Flashbacks to the Origins of Self-Condemnation
The solution begins with a courageous—and daunting—look to the past
Unless we remember we cannot understand.
—E. M. Forster
My brother’s suicide was not the first major loss I had suffered due to violence. My introduction to the horrors of violent death came on New Year’s Day 1996.
I received a call from my brother, Mike. His voice was shaky. He said, “You have to come to Tennessee. Call Kathy. Mama has been murdered.”
I felt like I had been kicked in the gut. “What happened?”
“I phoned to wish her Happy New Year. She didn’t answer. Because she didn’t drive, I was worried. So I went over to check on her and the house was trashed.”
He got choked up. When he spoke, it was in fragments. “David was with me. There was blood all over the walls. I looked down and there was her body. Beaten. Bloody. I covered David’s eyes. He’s only ten. There was so much blood. I phoned the police. I’m next door now. So much blood. Come today.”
I phoned my sister, Kathy, and her husband, Damian, who lived not far from Kirby and me. I broke the news, and we decided they would drive to Tennessee and I would ride with them.
Over the next hour I packed and repacked my clothes. This couldn’t be, I thought. Who could murder a sweet, older southern woman? I pictured my mother’s soft, double-chinned face. Her gray-brown hair always seemed to be done up. And her big blue eyes peered through her glasses vulnerably. When she hugged one of her grandkids, they disappeared into soft grandmother, as if they were being surrounded by a comforter.
After a seven-hour drive from Richmond to Knoxville, we were suddenly drawn into a murder investigation. It was chaotic and unreal. The sweet smell of neighbor-made pies and cakes mixed with the teary salt of loss and anger. At one point, the police took Mike, Kathy, and me to the house where I spent my first twenty-two years. From the outside, it looked the same as always, except for the yellow crime-scene tape. The police detective, brusque and efficient, took us to the back door.
“The burglar entered here,” he said. “He broke this window.” The detective pointed to a taped and boarded section above the doorknob. “He reached in and unlocked the door. Must have started searching immediately.”
We stepped across the threshold.
“Watch the flour on the floor,” he warned, as if we would track through the mess. “The burglar was in a hurry. He was looking for valuables. He dumped the sugar, the flour. He pulled things from shelves. This guy has burgled houses before. He knew where people hide things.”
The refrigerator, pulled away from the wall, showed a black slash-wound on its door. “That’s fingerprint powder,” said the detective. “We hoped for prints. No luck.”
Then we turned right and stepped into a book-strewn hallway. From the corner of my eye I could see Mike pull back. It was strange to see a three-hundred-pound, six-foot-tall man recoil. He probably was reliving his first sight of Mama’s crumpled body. My eyes skipped over the bookcase and landed on two drying, but still-sticky, pools of blood on the carpet. Mama’s head and hips had lain in those circles as her life drained away. The burglar had bludgeoned her with a crowbar and violated her with a wine bottle.
I kept looking sidelong at the blood as we examined the debris in the living room and bedroom. We identified two things that might be missing.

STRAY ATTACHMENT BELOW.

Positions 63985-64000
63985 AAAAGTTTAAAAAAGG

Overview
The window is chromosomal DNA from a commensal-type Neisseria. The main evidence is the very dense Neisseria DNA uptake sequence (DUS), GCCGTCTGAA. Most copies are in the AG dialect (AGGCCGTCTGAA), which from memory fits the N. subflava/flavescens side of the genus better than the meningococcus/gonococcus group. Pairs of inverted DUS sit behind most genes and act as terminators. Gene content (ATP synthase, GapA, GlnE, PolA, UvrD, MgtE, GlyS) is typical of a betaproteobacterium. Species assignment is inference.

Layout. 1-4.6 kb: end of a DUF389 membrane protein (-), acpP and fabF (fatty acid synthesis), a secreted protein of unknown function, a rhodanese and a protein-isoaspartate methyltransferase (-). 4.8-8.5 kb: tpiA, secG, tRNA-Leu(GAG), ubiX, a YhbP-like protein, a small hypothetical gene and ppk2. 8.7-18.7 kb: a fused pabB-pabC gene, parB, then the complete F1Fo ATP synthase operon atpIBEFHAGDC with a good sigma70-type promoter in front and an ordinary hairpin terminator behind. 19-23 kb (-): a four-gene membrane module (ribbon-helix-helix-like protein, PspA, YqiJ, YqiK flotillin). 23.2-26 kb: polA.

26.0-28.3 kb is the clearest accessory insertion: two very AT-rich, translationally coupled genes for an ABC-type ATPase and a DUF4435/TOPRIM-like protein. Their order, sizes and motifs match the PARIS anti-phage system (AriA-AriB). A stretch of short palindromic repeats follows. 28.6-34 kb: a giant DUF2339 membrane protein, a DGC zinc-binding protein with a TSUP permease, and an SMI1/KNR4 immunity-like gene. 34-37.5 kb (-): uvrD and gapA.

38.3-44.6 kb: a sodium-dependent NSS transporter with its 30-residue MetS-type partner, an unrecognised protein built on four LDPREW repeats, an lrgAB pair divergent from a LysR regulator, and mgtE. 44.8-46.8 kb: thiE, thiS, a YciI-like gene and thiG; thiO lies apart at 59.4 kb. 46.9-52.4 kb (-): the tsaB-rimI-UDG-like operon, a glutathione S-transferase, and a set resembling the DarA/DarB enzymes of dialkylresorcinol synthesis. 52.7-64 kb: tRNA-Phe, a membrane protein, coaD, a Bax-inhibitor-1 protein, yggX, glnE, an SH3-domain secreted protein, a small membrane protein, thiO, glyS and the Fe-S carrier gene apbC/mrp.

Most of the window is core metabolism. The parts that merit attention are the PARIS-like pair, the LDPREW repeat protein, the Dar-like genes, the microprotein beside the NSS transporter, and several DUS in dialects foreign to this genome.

Putting Together the Story
That night, Mike, Kathy, and I met in Mike’s back room to piece together what we had learned. Apparently, one or two teenagers—at that point the police were not sure which—thought they could commit the burglary without being caught. My mom had gone to bed early, and there was no car sitting in the driveway beside her darkened house because she didn’t drive. It looked to the intruders like the perfect setup for their crime: family gone to a New Year’s party until after midnight.
She must have awakened as the youth hurled books from the bookcase in the hall. She had surprised the intruder as she came out of her bedroom. He was still holding the crowbar he had used to break the window to get into the house. He attacked her with the steel rod. Then, angered and upset, he molested her with a wine bottle as she lay bleeding.
I have told this story before in other books1 and in talks. I moved from mind-numbing initial rage to later rumination. At first, all I wanted was revenge. What type of monster, I wondered, would enter an elderly woman’s house and do this? No punishment was too harsh. Other innocent citizens needed to be protected from such an animal as this.
At first I had no interest in forgiving the young man who killed my mother. But I did forgive him. I would never have done it on my own, but in this instance my professional work benefited my personal life in a way that I desperately needed.
Finding the Way to Forgiveness
If you are like me, you have tried to achieve forgiveness on your own. You know it’s the right thing to do, and you’ve read that refusing to forgive gives the wrongdoer power over you. You have heard sermons or talks on forgiveness, pointing out that it sets you free regardless of how the offender responds or chooses not to respond. Clearly, forgiveness is the difficult yet necessary course to take.
Few of us dispute the slogans that stress the personal benefits of forgiving others. And it would take a hardened heart to resist the inspirational stories about wronged people who finally found a way to overcome their desire for revenge by extending forgiveness. I knew intellectually that without forgiveness, we are destined to hold on to our anger and bitterness. But simply knowing it to be true and coming to a place where forgiveness makes a difference in your life are two very different things.